Photoelectrochemical Energy Conversion


With the 5th Gerischer Symposium on Photoelectrochemical Energy Conversion, this symposium series has returned to the main field of Heinz Gerischer′s work. More than 50 years after Gerischer′s early seminal contributions, we witness a renaissance of the field that is fuelled by the search for alternative energy generation in a time when atmospheric poisoning is not negligible anymore. Indicators for the renewed interest in photoelectrochemical energy conversion are, among other activities, the establishment of a solar fuel hub (the Joint Center for Artificial Photosynthesis) in California, the founding of several solar-fuel-related Energy Frontier Research Centers in the USA, the founding of a Solar Fuel Institute at the Helmholtz Center Berlin and the instalment of a Priority Program of the Deutsche Forschungsgemeinschaft on photoelectrocatalysis.

The response by the international community was overwhelming and we had to select the most suited contributions because of limited space for poster presentations and for oral contributions. We were additionally lucky that virtually all renowned international experts were positively responding to our invitation, giving the meeting the character of an intense high-level scientific exchange. The symposium topics were chosen according to the relevant developments in the field of solar fuels and of photovoltaic energy conversion at the semiconductor–electrolyte phase boundary. These topics, for example, Charge Transfer, General Photoelectrochemistry, Interfaces, Materials, Photoelectrochemistry: Catalysis, Photoelectrochemistry: Photovoltaics, and Bioinspired Systems reflect the breadth of the present approaches. They also show the necessity and challenge for multi-disciplinary research, which is one of the fascinating characteristics of photoelectrochemistry.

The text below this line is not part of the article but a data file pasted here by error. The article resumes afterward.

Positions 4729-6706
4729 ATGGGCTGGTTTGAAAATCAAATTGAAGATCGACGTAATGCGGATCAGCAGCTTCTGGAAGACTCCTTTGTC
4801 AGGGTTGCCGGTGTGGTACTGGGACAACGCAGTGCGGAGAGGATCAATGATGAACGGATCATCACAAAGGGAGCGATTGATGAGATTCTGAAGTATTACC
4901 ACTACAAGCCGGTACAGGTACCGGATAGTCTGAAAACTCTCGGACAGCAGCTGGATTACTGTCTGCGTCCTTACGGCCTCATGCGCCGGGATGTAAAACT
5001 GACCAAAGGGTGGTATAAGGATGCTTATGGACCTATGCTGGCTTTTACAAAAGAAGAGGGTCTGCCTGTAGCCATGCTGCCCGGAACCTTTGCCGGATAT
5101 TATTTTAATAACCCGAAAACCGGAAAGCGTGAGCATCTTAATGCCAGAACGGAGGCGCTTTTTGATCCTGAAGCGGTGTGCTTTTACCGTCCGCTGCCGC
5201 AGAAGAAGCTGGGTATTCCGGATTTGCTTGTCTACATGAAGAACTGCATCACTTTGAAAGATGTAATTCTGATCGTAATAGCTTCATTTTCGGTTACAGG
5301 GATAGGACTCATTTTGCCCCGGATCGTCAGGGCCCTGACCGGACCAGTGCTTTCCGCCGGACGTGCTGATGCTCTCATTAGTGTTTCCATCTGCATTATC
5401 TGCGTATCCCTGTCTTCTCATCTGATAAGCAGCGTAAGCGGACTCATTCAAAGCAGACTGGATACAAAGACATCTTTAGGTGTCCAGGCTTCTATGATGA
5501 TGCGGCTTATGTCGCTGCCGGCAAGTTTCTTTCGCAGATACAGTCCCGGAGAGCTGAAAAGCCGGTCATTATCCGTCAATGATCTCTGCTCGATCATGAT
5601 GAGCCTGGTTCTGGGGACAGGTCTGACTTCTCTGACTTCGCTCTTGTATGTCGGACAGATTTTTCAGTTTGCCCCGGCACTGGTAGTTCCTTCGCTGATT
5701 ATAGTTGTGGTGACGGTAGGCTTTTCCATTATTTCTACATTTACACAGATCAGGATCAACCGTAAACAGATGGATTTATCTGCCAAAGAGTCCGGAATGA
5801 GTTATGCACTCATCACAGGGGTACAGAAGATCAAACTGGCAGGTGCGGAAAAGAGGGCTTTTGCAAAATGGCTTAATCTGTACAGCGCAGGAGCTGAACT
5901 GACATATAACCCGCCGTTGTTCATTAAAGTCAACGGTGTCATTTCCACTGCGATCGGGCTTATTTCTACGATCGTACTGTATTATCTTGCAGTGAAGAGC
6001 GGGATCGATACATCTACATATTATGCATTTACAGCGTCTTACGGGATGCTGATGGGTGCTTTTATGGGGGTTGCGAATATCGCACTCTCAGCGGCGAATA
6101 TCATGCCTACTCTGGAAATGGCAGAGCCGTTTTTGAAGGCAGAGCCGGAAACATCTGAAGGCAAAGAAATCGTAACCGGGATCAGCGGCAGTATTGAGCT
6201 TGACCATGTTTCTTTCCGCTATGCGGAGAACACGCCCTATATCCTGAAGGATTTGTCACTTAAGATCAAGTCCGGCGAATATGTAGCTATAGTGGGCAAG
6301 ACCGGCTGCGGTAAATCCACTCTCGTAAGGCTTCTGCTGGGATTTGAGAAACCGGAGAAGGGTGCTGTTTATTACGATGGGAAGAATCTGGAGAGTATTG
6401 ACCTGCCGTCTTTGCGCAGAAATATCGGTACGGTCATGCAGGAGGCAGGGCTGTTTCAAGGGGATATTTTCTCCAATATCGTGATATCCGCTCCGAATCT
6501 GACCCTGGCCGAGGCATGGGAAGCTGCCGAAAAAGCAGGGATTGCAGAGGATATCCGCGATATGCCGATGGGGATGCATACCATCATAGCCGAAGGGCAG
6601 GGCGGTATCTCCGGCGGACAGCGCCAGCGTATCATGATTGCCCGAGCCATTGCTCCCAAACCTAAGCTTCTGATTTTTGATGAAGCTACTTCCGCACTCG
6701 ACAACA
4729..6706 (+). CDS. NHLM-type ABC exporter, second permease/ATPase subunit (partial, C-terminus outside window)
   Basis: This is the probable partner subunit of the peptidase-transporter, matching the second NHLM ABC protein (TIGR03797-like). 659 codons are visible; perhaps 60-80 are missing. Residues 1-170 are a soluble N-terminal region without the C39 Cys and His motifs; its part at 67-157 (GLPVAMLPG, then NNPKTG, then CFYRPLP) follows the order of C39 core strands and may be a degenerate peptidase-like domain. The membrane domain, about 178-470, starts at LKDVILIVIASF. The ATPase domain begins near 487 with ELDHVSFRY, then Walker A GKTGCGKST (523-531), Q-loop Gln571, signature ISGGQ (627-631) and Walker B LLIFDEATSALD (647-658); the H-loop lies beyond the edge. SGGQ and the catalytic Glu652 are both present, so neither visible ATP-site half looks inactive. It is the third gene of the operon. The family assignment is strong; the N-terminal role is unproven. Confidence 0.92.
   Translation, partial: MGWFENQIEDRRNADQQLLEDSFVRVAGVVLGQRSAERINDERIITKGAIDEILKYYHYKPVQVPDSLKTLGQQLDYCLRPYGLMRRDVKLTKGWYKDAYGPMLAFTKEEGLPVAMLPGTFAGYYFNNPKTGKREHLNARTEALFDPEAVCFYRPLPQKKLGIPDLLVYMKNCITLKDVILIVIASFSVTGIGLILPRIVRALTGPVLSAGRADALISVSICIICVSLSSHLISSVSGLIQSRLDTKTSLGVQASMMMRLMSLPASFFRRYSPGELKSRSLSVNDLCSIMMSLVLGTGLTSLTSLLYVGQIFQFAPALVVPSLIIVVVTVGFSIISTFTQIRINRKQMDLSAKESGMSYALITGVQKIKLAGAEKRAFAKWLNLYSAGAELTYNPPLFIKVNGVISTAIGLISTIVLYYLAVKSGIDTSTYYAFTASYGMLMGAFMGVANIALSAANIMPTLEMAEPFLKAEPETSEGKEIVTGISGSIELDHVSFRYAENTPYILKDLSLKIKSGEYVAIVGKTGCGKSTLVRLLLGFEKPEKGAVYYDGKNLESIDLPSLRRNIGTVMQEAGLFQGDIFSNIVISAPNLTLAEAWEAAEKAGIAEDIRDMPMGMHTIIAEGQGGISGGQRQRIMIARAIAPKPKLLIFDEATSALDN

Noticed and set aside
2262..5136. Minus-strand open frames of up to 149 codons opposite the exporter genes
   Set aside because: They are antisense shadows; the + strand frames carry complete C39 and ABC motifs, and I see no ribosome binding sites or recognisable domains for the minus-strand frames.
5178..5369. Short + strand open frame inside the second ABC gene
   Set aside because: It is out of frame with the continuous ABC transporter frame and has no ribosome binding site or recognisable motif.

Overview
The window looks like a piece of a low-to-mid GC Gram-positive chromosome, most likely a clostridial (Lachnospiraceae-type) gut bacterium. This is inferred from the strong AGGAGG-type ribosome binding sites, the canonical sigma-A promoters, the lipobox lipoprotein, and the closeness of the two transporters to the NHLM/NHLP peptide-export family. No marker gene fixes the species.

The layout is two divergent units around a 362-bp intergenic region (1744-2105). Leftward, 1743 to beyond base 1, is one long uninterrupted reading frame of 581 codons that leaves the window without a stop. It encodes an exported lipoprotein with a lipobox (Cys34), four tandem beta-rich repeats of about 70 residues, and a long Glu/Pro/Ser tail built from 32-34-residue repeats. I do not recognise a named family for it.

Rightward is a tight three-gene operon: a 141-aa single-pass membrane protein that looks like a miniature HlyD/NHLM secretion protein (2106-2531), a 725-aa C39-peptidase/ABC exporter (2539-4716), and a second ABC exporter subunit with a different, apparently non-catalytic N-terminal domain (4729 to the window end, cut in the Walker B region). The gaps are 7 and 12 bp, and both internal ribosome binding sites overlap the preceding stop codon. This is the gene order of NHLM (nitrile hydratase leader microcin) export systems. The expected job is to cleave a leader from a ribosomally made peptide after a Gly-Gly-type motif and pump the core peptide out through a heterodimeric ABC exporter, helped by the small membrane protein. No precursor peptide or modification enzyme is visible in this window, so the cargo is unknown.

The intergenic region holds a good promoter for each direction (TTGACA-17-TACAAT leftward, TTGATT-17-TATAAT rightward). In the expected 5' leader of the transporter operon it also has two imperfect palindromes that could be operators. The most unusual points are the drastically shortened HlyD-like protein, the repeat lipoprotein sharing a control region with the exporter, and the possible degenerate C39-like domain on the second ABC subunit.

Besides the success of the meeting, much work, some of it very fundamental, still remains to be done. The Marcus–Gerischer theory, as an example, only describes single-electron outer-sphere charge-transfer processes whereas many of the processes related with photoelectrochemical energy conversion are multi-electron-transfer reactions, some of them with inner-sphere character. Both water splitting reactions, anodic and cathodic, are multi-electron processes. Light-induced carbon dioxide reduction to hydrocarbons is characterized by an initial step that must be circumvented, possibly by an accumulative electron-transfer reaction. The factors that define (photo)electrocatalytic activity have not yet been fully assessed and in photoelectrode development, combinatorial approaches and educated guess strategies are employed for the preparation of earth-abundant absorbers and electrocatalysts.

Many participants travelled large distances to be able to contribute to this rather short meeting and I would like to express a special gratitude to Prof. A. Fujishima, who took time off as president of Tokyo University to be able to participate in the symposium. From his seminal work 40 years ago until today, he remains dedicated to our science despite so many other duties. I also express special thanks to Prof. Gerhard Ertl who was the guest of honour of this conference.

Sadly, the organization of this Gerischer Symposium was the last major international activity of Prof. Dieter M. Kolb, who at the time of the meeting, was already seriously ill. I believe that many colleagues noted that he thoroughly enjoyed the meeting and only a few even noticed his disease. The worldwide scientific community and this symposium issue suffer the loss of Dieter M. Kolb who passed away on October 4, 2011. He leaves behind a legacy of beautiful science and innovations, part of it is mentioned in the obituary in this issue.